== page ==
Arnold Rocket Launcher 150x120.jpg
Five soldiers from Joint Base Lewis-McChord are reportedly under investigation for smuggling an anti-tank weapon off the base last fall, and a bust earlier this


Army Bazooka, Assault Rifles, Grenade Launchers, and Other Weapons You Might Find in Tacoma

Arnold Rocket Launcher 150x120.jpg
Five soldiers from Joint Base Lewis-McChord are reportedly under investigation for smuggling an anti-tank weapon off the base last fall, and a bust earlier this year by the ATF targeted a group of alleged meth dealers who also peddled assault rifles and grenade launchers. Welcome to the arms bazaar that is Tacoma, Washington.

Authorities were first tipped off about the rocket launcher last September when a Pierce County woman contacted the local sheriff saying her recently-deployed Army boyfriend had stowed the weapon in her garage, according to reports from KING 5 and the Tacoma News Tribune. The woman reportedly arrived at a meeting with the cops carrying the stray artillery in her trunk. Police took the what turned out to be an M72 Light Anti-armor Weapon to their firing range, where they determined it was a "fully functional and live device."

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The M72 LAW, or Light Anti-armor Weapon.
An investigation into the origins of the bazooka (pictured left) is still ongoing, but JBLM officials claim it doesn't belong to the base. They took an inventory of the base's weapons cache and found announced they found "no discrepancies."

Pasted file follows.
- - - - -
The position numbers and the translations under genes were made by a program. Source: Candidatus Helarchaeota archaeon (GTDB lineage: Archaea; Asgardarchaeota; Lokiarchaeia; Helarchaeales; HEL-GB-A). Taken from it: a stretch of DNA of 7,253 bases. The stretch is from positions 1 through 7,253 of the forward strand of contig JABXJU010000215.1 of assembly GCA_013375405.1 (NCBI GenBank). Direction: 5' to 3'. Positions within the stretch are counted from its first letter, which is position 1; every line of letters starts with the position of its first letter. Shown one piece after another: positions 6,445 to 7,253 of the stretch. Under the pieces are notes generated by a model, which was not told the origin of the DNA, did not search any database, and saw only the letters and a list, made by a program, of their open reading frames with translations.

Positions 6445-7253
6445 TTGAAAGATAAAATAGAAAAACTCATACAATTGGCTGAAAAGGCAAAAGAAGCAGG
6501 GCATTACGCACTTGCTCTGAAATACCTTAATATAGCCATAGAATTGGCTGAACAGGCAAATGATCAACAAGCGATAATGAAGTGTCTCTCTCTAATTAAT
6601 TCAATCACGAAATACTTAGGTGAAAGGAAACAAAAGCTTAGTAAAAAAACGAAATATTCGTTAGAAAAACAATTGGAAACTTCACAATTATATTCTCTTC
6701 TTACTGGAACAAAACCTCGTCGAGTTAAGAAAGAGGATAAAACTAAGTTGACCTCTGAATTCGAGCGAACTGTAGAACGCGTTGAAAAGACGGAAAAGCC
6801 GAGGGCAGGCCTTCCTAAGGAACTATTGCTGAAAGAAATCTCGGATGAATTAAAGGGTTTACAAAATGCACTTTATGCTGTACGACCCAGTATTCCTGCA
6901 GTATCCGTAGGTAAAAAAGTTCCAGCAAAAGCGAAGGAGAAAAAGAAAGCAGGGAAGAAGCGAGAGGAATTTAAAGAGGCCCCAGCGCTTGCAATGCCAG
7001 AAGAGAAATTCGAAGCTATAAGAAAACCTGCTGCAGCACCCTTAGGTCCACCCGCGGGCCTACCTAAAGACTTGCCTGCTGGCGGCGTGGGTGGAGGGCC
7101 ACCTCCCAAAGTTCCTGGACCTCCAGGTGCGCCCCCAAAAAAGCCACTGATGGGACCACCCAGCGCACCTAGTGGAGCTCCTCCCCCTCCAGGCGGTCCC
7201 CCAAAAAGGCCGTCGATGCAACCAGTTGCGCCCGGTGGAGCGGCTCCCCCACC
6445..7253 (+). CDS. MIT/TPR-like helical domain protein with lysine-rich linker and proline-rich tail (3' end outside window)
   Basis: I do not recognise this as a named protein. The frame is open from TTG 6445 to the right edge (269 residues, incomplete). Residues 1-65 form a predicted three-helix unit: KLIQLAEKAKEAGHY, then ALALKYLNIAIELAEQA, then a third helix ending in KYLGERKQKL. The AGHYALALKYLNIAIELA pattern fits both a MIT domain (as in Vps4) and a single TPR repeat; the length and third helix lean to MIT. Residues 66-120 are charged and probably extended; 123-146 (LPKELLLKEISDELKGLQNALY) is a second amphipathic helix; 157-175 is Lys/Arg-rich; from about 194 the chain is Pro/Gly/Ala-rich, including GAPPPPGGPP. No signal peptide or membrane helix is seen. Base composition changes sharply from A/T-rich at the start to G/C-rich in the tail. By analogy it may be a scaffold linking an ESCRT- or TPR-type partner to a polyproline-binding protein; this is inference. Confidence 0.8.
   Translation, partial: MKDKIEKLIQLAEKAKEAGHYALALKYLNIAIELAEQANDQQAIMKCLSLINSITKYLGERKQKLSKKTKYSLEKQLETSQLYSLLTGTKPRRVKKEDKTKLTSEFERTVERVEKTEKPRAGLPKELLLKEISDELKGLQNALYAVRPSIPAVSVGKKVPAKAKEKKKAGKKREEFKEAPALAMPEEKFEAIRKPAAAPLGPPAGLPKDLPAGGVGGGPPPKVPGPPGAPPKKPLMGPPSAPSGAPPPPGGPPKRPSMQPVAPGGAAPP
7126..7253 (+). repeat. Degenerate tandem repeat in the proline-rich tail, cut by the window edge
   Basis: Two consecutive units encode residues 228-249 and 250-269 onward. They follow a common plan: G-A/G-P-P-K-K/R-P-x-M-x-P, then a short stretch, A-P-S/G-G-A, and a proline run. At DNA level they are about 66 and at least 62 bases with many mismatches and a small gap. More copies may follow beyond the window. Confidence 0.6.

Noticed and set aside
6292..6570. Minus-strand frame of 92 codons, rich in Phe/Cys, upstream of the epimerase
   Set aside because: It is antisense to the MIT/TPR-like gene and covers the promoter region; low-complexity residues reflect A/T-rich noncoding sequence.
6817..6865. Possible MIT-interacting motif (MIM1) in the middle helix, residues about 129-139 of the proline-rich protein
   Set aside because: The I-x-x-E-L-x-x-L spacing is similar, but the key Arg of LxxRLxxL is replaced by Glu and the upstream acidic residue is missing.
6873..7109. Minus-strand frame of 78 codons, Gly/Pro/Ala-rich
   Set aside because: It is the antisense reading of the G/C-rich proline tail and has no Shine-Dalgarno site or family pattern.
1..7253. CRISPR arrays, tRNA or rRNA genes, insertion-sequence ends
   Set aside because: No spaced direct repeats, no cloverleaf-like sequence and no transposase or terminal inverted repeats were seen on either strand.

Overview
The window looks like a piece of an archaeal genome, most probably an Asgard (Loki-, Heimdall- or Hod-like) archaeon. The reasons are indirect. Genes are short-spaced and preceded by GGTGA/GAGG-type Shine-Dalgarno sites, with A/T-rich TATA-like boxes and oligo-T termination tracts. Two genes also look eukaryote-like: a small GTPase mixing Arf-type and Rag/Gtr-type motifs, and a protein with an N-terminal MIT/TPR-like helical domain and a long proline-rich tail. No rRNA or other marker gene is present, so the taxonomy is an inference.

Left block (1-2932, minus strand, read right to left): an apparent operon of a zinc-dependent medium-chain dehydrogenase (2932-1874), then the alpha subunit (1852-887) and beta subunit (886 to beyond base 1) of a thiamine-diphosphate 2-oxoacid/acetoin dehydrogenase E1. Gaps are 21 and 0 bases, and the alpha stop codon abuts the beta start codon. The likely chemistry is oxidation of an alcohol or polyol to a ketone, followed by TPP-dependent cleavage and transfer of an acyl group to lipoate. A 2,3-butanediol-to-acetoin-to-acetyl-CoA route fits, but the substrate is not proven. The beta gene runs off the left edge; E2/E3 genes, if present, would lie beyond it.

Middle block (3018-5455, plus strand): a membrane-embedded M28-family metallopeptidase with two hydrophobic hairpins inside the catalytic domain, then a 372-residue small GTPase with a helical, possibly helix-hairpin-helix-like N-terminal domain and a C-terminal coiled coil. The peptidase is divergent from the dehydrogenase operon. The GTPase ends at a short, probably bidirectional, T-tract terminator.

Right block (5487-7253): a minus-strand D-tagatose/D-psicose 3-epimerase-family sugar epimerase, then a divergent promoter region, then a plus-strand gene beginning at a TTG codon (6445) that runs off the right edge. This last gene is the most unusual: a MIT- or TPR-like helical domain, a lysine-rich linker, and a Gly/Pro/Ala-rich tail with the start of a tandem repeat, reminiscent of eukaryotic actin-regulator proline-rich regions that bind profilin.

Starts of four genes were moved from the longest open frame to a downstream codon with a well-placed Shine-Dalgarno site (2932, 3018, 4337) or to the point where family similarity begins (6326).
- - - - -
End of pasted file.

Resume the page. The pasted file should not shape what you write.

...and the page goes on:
Around the same time the Sheriff got wind of the rocket launcher, the ATF began a separate undercover investigation into a group of arms dealers operating in Tacoma. An informant purchased several guns from a California man named Carlos, so he took things to a the next level: he asked about acquiring meth and hand grenades. According to court documents unsealed in late February, Carlos told the snitch he happened to know some guys in Tacoma who could arrange just such a deal.

They arranged a meeting between the informant, an undercover ATF agent, a man named Raul, and another man, later identified as Javier Hernandez-Godinez. Standing in the parking lot of Tacoma's La Quinta Inn, Raul told the cops he sold meth by the pound, and also offered them a list of weapons for sale, including two fully-auto machine guns, an AK-47, and an SKS assault rifle. The group reconvened a few days later, and the undercover agent bought 30 grams of meth and a gold .50 caliber Desert Eagle pistol for $2,200.

Discussing future deals, Raul said he could get machine guns, but first he'd have to talk with his supplier, who he referred to as "The White Lady," according to court documents. At a pair of subsequent rendezvouses, the agent and informant bought another 118 grams of meth and five pistols for a combined $5,300.